But Kullervo unharnessed his steed from the sledge and galloped off home and there related to his mother all that had occurred, and how he had unknowingly been the cause of his sister's death, and when he had finished his story, he added: 'Woe is me that I did not die long ago. But now I must hasten off to gloomy Pohjola, there to slay the wicked Untamo, and myself be also slain.' Having said this he also made ready his armour and ground his broadsword until it was as sharp as a razor. But before he went, he asked his father and brother and sister and mother if they would grieve when they heard of his death. And all but his mother told him that they would never sorrow over the death of such an evil fellow. But his mother alone said that, in spite of all the evil he had done, her mother's love was still strong and that she would weep over him for years to come.

               Thereupon Kullervo went forth on his journey to the icy Northland, but before he had gone far a messenger came and told him that his father was dead and asked Kullervo to come back and help bury him, but he would not come. And a little later he was told of the death of his brother and then of his sister, and last of all of his mother. Still he refused to come to bury any of them, only, when the news of his mother's death reached him, he mourned that he had not been with her in her last moments, and bade the servants bury her with every possible honour and respect.

               Now as he neared the home of Untamo's tribe, he prayed to Ukko to endow his sword with magic powers, so that Untamo and all his people might be surely slain. And Ukko did as he had asked, and with the magic sword Kullervo slew, single-handed, all Untamo's people, and burned all their villages to ashes, leaving behind him only dead bodies and smoking ruins.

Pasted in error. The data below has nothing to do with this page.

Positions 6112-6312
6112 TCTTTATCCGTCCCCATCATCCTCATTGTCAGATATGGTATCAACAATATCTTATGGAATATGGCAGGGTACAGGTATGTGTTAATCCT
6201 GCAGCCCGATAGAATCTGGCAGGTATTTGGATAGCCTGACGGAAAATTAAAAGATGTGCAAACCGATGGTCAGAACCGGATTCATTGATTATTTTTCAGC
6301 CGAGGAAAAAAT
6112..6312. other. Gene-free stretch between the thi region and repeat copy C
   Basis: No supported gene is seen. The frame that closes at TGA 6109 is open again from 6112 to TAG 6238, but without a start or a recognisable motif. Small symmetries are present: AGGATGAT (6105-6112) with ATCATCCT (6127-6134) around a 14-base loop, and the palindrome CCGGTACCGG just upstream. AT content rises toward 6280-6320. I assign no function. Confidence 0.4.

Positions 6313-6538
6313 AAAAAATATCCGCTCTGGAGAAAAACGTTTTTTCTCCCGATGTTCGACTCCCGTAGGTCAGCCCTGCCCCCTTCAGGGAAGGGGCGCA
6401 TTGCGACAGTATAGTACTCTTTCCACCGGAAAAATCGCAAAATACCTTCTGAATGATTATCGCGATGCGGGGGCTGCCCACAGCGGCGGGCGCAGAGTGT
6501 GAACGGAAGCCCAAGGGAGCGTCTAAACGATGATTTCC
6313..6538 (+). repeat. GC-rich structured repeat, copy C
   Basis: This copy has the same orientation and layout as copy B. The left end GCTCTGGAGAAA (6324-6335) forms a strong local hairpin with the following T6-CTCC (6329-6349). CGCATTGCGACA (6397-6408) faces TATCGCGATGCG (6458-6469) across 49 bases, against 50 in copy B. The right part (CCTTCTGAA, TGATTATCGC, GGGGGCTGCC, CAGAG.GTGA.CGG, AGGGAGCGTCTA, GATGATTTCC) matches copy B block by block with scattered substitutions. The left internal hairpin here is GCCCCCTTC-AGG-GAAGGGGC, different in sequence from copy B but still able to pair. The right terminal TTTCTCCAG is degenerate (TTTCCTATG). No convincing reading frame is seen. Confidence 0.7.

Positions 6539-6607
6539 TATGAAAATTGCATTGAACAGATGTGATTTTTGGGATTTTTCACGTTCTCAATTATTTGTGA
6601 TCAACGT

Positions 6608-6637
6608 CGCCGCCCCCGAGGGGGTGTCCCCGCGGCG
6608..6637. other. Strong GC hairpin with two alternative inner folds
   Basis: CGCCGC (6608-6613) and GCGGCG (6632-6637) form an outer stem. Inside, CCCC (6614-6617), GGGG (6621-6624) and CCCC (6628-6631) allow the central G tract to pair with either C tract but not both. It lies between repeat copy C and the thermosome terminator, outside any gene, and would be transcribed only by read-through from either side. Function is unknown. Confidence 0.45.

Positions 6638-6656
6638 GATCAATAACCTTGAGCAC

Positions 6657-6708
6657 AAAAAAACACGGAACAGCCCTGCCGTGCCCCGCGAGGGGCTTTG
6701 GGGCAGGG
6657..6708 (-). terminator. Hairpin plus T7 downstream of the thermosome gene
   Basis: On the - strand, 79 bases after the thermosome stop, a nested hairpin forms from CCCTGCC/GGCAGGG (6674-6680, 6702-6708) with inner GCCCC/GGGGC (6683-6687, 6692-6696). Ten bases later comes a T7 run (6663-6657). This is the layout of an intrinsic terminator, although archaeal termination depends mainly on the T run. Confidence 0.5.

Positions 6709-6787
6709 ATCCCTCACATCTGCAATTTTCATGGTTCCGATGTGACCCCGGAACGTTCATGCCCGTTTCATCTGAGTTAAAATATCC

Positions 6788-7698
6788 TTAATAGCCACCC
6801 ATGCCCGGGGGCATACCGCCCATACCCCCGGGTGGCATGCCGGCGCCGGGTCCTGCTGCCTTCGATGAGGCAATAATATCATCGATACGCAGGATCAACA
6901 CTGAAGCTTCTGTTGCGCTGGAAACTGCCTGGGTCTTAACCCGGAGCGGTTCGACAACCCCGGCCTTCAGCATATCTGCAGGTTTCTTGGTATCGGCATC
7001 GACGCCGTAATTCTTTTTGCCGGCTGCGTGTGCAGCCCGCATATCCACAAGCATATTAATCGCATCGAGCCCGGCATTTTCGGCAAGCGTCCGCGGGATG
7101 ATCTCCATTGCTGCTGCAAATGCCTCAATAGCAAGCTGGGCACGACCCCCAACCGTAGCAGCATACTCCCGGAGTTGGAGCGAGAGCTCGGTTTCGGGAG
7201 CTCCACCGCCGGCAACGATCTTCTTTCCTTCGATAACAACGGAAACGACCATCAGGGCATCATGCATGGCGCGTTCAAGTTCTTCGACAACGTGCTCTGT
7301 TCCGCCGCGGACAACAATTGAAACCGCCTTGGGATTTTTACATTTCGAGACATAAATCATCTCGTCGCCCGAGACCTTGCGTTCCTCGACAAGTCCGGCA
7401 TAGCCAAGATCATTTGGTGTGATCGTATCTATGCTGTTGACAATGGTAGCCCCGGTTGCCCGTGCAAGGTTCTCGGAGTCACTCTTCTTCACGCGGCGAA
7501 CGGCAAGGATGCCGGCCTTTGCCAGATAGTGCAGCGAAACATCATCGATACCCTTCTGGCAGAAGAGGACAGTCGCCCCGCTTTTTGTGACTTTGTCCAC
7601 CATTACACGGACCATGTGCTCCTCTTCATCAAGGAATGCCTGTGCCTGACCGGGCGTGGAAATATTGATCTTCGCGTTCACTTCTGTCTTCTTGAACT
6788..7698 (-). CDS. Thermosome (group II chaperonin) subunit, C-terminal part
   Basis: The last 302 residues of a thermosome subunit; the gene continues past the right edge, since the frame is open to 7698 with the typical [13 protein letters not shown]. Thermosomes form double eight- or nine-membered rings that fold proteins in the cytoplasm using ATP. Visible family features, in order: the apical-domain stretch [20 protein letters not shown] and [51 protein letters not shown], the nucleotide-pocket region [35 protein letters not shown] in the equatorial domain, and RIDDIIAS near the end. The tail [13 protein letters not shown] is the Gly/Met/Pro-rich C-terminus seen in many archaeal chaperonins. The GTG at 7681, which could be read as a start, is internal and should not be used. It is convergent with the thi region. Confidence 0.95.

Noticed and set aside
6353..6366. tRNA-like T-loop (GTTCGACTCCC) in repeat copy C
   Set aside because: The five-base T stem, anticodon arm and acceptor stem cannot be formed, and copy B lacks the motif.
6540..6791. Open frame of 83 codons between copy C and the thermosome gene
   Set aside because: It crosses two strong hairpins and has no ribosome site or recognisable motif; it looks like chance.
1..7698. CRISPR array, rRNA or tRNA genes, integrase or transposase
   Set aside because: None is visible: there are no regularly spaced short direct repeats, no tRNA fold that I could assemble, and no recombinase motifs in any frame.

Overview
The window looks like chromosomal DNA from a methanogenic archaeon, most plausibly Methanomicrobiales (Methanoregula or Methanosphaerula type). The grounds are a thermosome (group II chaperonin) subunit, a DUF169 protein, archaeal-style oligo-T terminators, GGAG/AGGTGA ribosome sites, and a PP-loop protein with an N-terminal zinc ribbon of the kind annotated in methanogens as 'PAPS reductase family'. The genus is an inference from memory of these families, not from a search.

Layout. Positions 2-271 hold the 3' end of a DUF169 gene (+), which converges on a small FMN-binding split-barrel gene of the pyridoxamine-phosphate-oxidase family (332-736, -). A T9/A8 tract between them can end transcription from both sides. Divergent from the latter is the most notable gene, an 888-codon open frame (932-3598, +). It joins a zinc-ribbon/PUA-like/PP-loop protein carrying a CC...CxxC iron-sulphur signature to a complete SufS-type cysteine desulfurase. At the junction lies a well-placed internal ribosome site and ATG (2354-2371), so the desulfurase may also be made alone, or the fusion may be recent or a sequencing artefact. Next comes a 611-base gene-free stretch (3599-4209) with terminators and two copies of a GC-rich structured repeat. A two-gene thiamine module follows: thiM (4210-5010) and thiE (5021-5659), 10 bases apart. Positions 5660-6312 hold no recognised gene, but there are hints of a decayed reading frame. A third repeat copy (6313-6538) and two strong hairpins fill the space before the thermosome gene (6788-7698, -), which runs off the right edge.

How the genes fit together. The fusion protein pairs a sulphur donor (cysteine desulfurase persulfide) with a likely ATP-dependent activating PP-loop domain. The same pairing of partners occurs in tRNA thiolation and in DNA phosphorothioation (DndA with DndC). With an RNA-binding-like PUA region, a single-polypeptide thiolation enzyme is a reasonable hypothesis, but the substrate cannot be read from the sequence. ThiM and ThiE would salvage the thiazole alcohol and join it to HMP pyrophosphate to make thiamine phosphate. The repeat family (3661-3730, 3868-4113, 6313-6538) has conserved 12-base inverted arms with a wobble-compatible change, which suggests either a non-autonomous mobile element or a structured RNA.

Then he hastened home, and found that it was only too true that all his family had died while he was away; and he went out to his mother's grave and wept over it. But as he wept, his mother spoke to him from the grave and bade him let their old dog lead him into the forest to the home of the wood-nymphs, who would care for him. So Kullervo set off, led by the faithful dog. But on the way they came to the grassy mound where Kullervo had met his long-lost sister, and there he found that even the grass and the flowers and the trees were weeping. Suddenly overcome with sorrow, he drew forth his magic sword from out its scabbard, and, bidding a last farewell to all the world, he thrust the handle firmly into the earth and threw himself upon the sword-point, so that it pierced his heart. Thus ended the evil life of Kullervo.

               They were all silent for a moment when the sad story of Kullervo's life and death was ended, and then Mimi said: 'I wish you'd tell us about nice men like Ilmarinen and Wainamoinen, Pappa Mikko; Kullervo was real hateful.'

               'Well, then, I will tell you of what Ilmarinen did when he had lost his wife, the Rainbow-maiden,'--and the old man began.

Bibliographic Information

Tale Title: Kullervo's Life and Death
Tale Author/Editor: Eivind, R.
Book Title: Finnish Legends for English Children
Book Author/Editor: Eivind, R.
Publisher: T. Fisher Unwin
Publication City: London
Year of Publication: 1893
Country of Origin: Finland
Classification: unclassified